He has faced attacks by conservatives that he has adopted a “populist” tone but he dismisses the charges as elitism.

“I speak in a way so you can tell me apart from my rivals, and I try to make complex ideas understandable for my audience,” he insists.

Party members are hopeful Schulz can help heal the divisions stemming from a programme of labour market reforms known as Agenda 2010 and passed by the last SPD chancellor, Gerhard Schroeder, who lost to Merkel in 2005.

The unpopular measures were successful in driving down unemployment but also a key factor in the party's bitter and lasting gulf between centrists and leftists.

Schulz, stressing his humble roots, has pledged to soften some of its key planks, including lengthening the period of time the jobless are entitled to full benefits.

Meanwhile Merkel, a frequent winner of Forbes magazine's most-powerful woman ranking, said she was not troubled about the wind in the SPD's sails, noting that there had always been potential in its “very meagre poll ratings”.

“Competition enlivens things,” she told Friday's Saarbruecker Zeitung.

By Deborah Cole

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POLITICS

Ex-chancellor Schröder sues German Bundestag for removing perks

Former Chancellor Gerhard Schröder has sued the German parliament for removing some of his official post-retirement perks over his links to Russian energy giants, his lawyer said Friday.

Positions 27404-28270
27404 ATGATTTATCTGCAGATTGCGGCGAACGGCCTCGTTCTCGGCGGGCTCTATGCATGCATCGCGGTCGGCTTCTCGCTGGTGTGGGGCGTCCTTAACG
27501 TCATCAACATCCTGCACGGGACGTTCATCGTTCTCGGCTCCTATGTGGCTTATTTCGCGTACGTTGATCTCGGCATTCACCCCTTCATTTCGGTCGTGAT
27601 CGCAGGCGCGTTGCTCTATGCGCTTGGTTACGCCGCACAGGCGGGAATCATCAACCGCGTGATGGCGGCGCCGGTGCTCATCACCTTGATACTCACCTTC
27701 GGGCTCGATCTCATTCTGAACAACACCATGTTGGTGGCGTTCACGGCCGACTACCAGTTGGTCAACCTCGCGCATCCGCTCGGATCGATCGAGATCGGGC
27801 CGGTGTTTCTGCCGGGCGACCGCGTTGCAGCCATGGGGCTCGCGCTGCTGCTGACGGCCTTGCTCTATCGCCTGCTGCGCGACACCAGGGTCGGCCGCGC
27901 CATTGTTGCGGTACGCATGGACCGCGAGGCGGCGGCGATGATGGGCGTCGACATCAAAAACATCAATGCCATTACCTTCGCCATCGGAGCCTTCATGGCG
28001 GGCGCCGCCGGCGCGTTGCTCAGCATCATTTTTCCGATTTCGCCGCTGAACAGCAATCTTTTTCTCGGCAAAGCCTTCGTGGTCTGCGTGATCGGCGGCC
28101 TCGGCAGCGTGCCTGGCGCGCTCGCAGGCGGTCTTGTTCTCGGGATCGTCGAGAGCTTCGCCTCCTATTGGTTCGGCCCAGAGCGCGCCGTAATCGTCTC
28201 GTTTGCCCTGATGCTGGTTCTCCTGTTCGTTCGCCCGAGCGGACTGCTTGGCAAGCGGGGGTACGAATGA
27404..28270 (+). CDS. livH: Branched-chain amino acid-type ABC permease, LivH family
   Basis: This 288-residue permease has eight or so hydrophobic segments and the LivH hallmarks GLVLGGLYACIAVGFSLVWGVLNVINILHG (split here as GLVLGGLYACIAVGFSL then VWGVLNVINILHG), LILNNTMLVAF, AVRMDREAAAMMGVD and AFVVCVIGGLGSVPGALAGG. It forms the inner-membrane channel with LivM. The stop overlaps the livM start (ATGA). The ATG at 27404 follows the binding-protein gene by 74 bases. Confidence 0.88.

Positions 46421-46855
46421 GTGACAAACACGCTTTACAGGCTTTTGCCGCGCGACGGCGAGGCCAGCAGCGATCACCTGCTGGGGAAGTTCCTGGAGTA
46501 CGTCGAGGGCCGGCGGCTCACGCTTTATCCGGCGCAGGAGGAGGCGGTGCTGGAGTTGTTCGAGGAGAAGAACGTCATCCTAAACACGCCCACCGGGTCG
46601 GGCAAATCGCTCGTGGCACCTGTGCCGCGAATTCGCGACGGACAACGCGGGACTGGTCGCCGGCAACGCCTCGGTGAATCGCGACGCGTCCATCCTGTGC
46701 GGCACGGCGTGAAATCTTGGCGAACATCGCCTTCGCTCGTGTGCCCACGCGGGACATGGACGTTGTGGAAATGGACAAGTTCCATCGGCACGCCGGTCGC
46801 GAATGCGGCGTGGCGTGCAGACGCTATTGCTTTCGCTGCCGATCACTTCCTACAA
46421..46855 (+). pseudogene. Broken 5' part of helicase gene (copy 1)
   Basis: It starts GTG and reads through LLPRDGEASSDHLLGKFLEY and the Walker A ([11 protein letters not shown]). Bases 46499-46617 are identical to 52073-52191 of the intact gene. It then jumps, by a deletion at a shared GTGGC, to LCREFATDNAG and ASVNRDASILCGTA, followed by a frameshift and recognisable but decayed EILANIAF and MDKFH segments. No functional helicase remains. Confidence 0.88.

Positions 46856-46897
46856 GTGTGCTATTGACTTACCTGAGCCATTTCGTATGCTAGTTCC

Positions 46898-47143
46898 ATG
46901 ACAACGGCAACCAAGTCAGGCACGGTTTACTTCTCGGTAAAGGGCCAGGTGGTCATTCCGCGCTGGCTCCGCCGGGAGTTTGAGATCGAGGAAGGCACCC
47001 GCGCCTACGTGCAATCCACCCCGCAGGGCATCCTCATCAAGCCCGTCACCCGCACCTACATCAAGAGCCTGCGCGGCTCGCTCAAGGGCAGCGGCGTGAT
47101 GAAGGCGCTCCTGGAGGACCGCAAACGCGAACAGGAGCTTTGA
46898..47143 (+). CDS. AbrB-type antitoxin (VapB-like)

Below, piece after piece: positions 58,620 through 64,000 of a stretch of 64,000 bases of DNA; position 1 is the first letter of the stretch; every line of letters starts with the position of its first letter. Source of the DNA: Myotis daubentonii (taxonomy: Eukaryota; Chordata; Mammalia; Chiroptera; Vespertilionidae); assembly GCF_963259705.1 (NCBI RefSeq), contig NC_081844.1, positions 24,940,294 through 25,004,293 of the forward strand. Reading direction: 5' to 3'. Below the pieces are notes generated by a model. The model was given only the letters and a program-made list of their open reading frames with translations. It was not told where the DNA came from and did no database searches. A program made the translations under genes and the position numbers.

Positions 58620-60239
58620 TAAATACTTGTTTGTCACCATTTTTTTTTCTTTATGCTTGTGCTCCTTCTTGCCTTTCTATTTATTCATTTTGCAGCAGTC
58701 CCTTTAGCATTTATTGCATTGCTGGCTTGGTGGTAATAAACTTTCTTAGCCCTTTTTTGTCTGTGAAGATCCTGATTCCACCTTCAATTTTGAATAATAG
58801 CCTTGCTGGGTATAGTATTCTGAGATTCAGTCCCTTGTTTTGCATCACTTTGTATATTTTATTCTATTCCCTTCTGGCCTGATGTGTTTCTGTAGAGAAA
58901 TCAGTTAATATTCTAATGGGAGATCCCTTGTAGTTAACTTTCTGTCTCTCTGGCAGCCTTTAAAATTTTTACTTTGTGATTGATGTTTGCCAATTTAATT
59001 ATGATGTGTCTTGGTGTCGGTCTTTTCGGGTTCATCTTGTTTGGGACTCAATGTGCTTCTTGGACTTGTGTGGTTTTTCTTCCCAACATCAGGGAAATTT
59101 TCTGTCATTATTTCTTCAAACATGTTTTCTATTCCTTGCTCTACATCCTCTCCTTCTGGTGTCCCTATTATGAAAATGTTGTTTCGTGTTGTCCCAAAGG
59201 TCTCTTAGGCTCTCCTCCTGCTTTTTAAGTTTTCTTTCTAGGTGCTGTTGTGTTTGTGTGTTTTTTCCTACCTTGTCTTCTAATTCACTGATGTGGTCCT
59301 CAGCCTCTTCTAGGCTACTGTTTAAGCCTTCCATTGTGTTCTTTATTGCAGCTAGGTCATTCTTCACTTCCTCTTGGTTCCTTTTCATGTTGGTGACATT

Ex-chancellor Schröder sues German Bundestag for removing perks

Schröder, 78, has come under heavy criticism for his proximity to Russian President Vladimir Putin and involvement with state-backed energy companies.

The decision to suspend Schröder’s taxpayer-funded office and staff in May was “contrary to the rule of law”, Michael Nagel, told public broadcaster NDR.

Schröder “heard of everything through the media”, Nagel said, noting that the Social Democrat had asked for a hearing before the budget committee responsible but was not given the chance to express himself.

READ ALSO: Germany strips Schröder of official perks over Russia ties

Schröder’s lawyers filed the complaint with an administrative Berlin court, a spokesman for the court confirmed.

In its decision to strip him of the perks, the committee concluded that Schröder, who served as chancellor from 1998 to 2005, “no longer upholds the continuing obligations of his office”.

Most of Schröder’s office staff had already quit before the final ruling was made.

Despite resigning from the board of Russian oil company Rosneft and turning down a post on the supervisory board of gas giant Gazprom in May, Schröder has maintained close ties with the Kremlin.

The former chancellor met Putin in July, after which he said Moscow was ready for a “negotiated solution” to the war in Ukraine — comments branded as “disgusting” by Ukrainian President Volodymyr Zelensky.

Last week, the Social Democrats concluded that Schröder would be allowed to remain a member after he was found not have breached party rules over his ties to the Russian President.

Schröder’s stance on the war and solo diplomacy has made him an embarrassment to the SPD, which is also the party of current Chancellor Olaf Scholz.